As we find ourselves in the midst of this global pandemic, many of us have watched our's and our neighbor's financial lives get upended. Lost jobs, dwindling savings accounts or declining investment accounts have provided a stark reminder of the financial risks we constantly face, and all too often ignore. For those of us who are approaching or are in retirement, a deeper fear has crept in; fear that retirement may need to be postponed or even worse that current savings may not outlast retirement. How do we alleviate that fear? The simple answer is to de-risk.
We all have fond memories of playing skee ball at the arcade. As you probably remember, there were two types of players, those that played it safe, rolling it right down the middle every time, and those whose eyes darted right for 100 point pocket tucked neatly in the corner. Those risky few didn’t hit that 100 pocket often, but boy when they did, the tickets flowed.
If we are being honest with ourselves, the way we approached skee ball as kids mirrors the way we approach risk in our daily lives, and our attitude towards investing within our retirement portfolio. Risk assessment and mitigation is central to investing and ensuring we accumulate enough assets to meet our retirement goals. However, just like in skee ball, not every person is the same. The same de-risking strategy may not apply to everybody, even with retirement right around the corner.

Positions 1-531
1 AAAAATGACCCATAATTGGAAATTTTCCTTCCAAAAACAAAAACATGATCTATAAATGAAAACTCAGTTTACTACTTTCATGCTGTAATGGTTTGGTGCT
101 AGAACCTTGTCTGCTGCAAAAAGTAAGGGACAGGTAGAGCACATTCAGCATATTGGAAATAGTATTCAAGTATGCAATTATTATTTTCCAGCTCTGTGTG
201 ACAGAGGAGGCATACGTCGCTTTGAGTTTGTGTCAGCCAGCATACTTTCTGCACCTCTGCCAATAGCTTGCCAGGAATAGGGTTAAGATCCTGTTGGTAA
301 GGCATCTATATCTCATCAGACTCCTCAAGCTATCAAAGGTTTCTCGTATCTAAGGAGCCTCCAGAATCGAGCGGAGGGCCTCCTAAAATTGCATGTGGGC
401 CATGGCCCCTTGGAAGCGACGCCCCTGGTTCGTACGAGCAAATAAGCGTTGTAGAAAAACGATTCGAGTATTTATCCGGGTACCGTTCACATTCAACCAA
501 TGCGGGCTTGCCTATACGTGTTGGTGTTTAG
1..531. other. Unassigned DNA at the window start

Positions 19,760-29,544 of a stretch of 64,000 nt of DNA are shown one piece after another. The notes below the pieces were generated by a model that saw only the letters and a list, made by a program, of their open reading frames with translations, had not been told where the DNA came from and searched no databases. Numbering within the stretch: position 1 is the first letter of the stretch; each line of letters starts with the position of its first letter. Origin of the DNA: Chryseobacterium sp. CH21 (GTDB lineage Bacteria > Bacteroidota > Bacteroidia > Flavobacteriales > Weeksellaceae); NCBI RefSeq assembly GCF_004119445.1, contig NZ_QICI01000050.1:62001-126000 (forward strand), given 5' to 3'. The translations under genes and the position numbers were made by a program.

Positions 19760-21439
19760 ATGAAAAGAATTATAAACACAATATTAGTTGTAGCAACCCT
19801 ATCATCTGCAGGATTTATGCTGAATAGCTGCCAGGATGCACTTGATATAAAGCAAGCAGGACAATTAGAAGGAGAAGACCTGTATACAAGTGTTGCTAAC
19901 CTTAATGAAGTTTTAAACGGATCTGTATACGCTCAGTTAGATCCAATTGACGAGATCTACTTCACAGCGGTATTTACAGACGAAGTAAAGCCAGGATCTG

At a high level, there are two stages of retirement investing, accumulation and decumulation. During the accumulation stage, we stash away as much money as possible in assets we expect to grow. The decumulation stage begins in retirement, where we start withdrawing that hard earned money so we can do the things we dreamt of while stuck in the office all those years. However, there is an important yet seldom discussed in-between stage that is referred to as the transition stage. This stage is when you begin transitioning your portfolio from the growth securities to safer, more stable investments, such as bonds.
The common financial planning advice is that during this transition stage we should de-risk our portfolios as we approach retirement. What exactly is the ideal pre-retirement de-risking strategy? Ask the big mutual fund companies and they will tell you they have found the magic formula, which they bundle into their Target Date/Lifepath funds. Only one problem with that; they found one strategy, and only one strategy that gets applied equally to every single person invested in the fund regardless of any other investment factor. This answer is a systematic de-risking strategy that transitions from stocks to bonds over a 25 year period ending on a pre-determined date that is supposed to correspond with the investor's retirement date. Great, but as we have undoubtedly learned in life, a one-size-fits-all approach isn't always the best answer.